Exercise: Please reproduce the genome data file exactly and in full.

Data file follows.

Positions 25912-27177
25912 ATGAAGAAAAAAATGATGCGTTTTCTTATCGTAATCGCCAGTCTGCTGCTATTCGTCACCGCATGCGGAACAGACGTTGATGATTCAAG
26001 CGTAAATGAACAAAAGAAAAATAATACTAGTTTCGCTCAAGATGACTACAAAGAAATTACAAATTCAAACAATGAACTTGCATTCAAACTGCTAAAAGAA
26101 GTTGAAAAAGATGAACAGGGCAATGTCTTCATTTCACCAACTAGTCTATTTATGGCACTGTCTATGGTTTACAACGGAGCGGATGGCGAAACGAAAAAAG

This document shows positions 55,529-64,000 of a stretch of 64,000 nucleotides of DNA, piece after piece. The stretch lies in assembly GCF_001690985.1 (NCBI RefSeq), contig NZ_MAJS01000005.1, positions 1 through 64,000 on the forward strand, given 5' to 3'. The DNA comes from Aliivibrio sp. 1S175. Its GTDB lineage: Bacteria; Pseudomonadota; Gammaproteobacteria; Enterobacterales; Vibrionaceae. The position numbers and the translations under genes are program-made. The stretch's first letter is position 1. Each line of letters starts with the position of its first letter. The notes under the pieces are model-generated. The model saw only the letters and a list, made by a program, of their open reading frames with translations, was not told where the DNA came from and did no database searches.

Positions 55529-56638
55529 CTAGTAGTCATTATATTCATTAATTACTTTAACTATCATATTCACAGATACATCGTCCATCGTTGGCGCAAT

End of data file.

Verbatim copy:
Positions 25912-27177
25912 ATGAAGAAAAAAATGATGCGTTTTCTTATCGTAATCGCCAGTCTGCTGCTATTCGTCACCGCATGCGGAACAGACGTTGATGATTCAAG
26001 CGTAAATGAACAAAAGAAAAATAATACTAGTTTCGCTCAAGATGACTACAAAGAAATTACAAATTCAAACAATGAACTTGCATTCAAACTGCTAAAAGAA
26101 GTTGAAAAAGATGAACAGGGCAATGTCTTCATTTCACCAACTAGTCTATTTATGGCACTGTCTATGGTTTACAACGGAGCGGATGGCGAAACGAAAAAAG

This document shows positions 55,529-64,000 of a stretch of 64,000 nucleotides of DNA, piece after piece. The stretch lies in assembly GCF_001690985.1 (NCBI RefSeq), contig NZ_MAJS01000005.1, positions 1 through 64,000 on the forward strand, given 5' to 3'. The DNA comes from Aliivibrio sp. 1S175. Its GTDB lineage: Bacteria; Pseudomonadota; Gammaproteobacteria; Enterobacterales; Vibrionaceae. The position numbers and the translations under genes are program-made. The stretch's first letter is position 1. Each line of letters starts with the position of its first letter. The notes under the pieces are model-generated. The model saw only the letters and a list, made by a program, of their open reading frames with translations, was not told where the DNA came from and did no database searches.

Positions 55529-56638
55529 CTAGTAGTCATTATATTCATTAATTACTTTAACTATCATATTCACAGATACATCGTCCATCGTTGGCGCAAT